On Politics: How Trump Fell Short on the Coronavirus
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Where things stand
The United States has now recorded more deaths from the coronavirus than any other country: over 22,000 as of Sunday night. But according to a wide-ranging investigation into President Trump’s response that led our front page on Sunday, the White House spent weeks ignoring recommendations from its own health officials to more aggressively confront the virus, leaving the administration to play catch-up once it finally acknowledged the need for widespread action.
You may want to get used to hearing the name “Red Dawn,” because it’ll probably start coming up a lot. That is the self-conferred nickname of a group of public health experts who, starting in January, emailed back and forth as they tracked the virus’s global spread and sought to make the Trump administration aware of its threat. On Jan. 28, Dr. Carter Mecher, a senior medical adviser at the Veterans Affairs Department, emailed the group a dire warning: “The projected size of the outbreak already seems hard to believe.”
A day later, the country’s trade adviser, Peter Navarro, penned a memo warning that the coronavirus could kill up to half a million Americans and cause trillions of dollars in economic losses. The president knew of the memo, despite his later denials; he chose not to immediately act on it. And in mid-February, the health and human services secretary, Alex Azar, unveiled a system to track the virus’s spread, but its rollout was delayed for weeks. When health officials finally decided to shift toward warning citizens about the virus’s dangers and encouraging people to radically adjust their behavior, the White House dragged its feet for weeks. During all of this, the virus continued to spread.
Joe Biden is turning toward the general election, where he will face new scrutiny of his past. One big new allegation: A former member of Biden’s Senate staff said last month that he sexually assaulted her in 1993. Our reporters dug into the accusation, speaking with the accuser, Tara Reade; nearly two dozen of Biden’s employees from that time period; and the seven women who along with Reade accused Biden last year of inappropriately kissing, hugging or touching them. Former Senate employees for Biden — including those Reade said she had complained to about his conduct — told The Times that they did not recall seeing or hearing about such an assault. And Biden’s team rejected the assault claim outright. “This absolutely did not happen,” a deputy campaign manager said. A friend of Reade’s confirmed that she had mentioned the episode in 1993, and another said Reade had talked years later about having had a traumatic experience while working for Biden.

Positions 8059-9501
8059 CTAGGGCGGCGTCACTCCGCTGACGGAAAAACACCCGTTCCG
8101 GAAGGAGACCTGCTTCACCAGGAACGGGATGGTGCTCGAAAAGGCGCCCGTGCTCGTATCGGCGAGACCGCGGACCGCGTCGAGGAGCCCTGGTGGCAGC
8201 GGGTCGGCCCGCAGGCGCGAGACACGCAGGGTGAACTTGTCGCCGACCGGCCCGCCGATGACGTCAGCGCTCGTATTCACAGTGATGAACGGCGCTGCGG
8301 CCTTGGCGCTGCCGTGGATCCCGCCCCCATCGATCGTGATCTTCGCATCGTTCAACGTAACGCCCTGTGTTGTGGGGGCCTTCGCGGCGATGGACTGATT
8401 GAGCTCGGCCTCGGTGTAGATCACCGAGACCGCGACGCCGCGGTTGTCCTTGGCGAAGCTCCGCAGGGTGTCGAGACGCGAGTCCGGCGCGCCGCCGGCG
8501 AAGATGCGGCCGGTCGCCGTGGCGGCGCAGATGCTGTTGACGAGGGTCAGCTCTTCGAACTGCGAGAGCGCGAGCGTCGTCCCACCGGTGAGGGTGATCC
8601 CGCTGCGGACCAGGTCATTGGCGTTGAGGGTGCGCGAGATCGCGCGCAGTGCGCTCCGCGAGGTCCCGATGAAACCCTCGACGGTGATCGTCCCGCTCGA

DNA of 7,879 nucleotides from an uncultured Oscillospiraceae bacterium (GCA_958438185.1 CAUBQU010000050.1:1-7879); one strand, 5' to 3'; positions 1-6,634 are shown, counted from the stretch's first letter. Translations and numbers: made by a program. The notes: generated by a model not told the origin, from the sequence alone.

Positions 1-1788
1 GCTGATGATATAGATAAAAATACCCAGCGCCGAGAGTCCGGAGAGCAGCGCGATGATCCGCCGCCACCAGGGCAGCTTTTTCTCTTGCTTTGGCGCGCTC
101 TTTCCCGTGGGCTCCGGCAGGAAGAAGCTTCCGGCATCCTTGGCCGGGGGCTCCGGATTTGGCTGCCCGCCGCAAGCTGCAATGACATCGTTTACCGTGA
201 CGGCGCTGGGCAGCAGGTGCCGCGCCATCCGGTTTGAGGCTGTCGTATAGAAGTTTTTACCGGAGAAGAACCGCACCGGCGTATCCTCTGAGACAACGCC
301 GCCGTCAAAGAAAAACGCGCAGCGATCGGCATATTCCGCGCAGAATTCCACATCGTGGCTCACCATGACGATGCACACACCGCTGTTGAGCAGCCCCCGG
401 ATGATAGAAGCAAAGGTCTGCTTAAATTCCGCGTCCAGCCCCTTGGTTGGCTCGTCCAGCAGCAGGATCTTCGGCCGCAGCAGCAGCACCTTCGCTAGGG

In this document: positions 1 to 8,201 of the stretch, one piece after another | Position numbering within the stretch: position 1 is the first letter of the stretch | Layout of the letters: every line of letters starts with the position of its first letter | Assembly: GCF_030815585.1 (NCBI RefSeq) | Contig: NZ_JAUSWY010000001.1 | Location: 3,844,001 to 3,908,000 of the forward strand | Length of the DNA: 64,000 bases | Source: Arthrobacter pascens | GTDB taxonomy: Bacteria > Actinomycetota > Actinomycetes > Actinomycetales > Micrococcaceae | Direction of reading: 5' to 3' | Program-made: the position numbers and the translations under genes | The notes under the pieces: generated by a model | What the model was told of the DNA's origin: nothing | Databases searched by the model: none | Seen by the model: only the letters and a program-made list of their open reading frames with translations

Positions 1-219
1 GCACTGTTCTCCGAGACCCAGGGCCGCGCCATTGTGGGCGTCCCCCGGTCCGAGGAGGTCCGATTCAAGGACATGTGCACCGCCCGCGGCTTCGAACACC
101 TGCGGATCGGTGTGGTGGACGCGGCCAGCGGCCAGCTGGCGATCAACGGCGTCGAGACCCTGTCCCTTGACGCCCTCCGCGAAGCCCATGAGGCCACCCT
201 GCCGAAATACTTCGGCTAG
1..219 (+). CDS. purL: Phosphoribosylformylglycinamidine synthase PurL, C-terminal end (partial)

The Democratic Socialists of America won’t endorse Biden.
The Democratic Socialists of America, an increasingly influential grass-roots group that backed both of Bernie Sanders’s presidential runs, will not be supporting Biden in November.
The group made the announcement in a tersely worded tweet on Sunday. It wasn’t exactly a surprise: The D.S.A. didn’t endorse Hillary Clinton in 2016 either, and it rarely backs candidates who do not explicitly support a democratic socialist agenda.
At close to 60,000, the D.S.A.’s national membership is considerable, but not nearly as large as more mainstream political organizations on the left like MoveOn.org or Emily’s List, which have millions of members. Still, it is seen as an increasingly potent force in American politics, particularly after helping elect Alexandria Ocasio-Cortez to Congress in 2018.
And even without endorsing a candidate in the general election, the D.S.A. has committed to keeping socialist ideas in circulation throughout the 2020 campaign. A statement on its home page reads: “Bernie Sanders launched a political revolution and D.S.A. continues to build it, training our chapters to effectively support democratic socialist candidates running for local and state office while lifting up our key issues.”
Matt Hill, a spokesman for the Biden campaign, declined to comment on the D.S.A.’s decision not to support the former vice president’s candidacy. But Hill pointed out that in recent weeks Biden adopted a range of left-leaning policies, including making public colleges and universities tuition-free for those with a family income under $125,000 and lowering the Medicare eligibility age to 60.
“We feel we need the support of progressives to build the strongest possible coalition,” Hill said. “That’s why we’re engaging progressives, young Americans, climate and racial justice activists to help us win in November.”
One thing that could help Biden shore up support from more liberal voters would be an endorsement from Sanders, who ended his presidential campaign last week. He has said repeatedly that he considers Biden a friend but that they have significant disagreements on policy. And Sanders has not yet tipped his hand on an endorsement.
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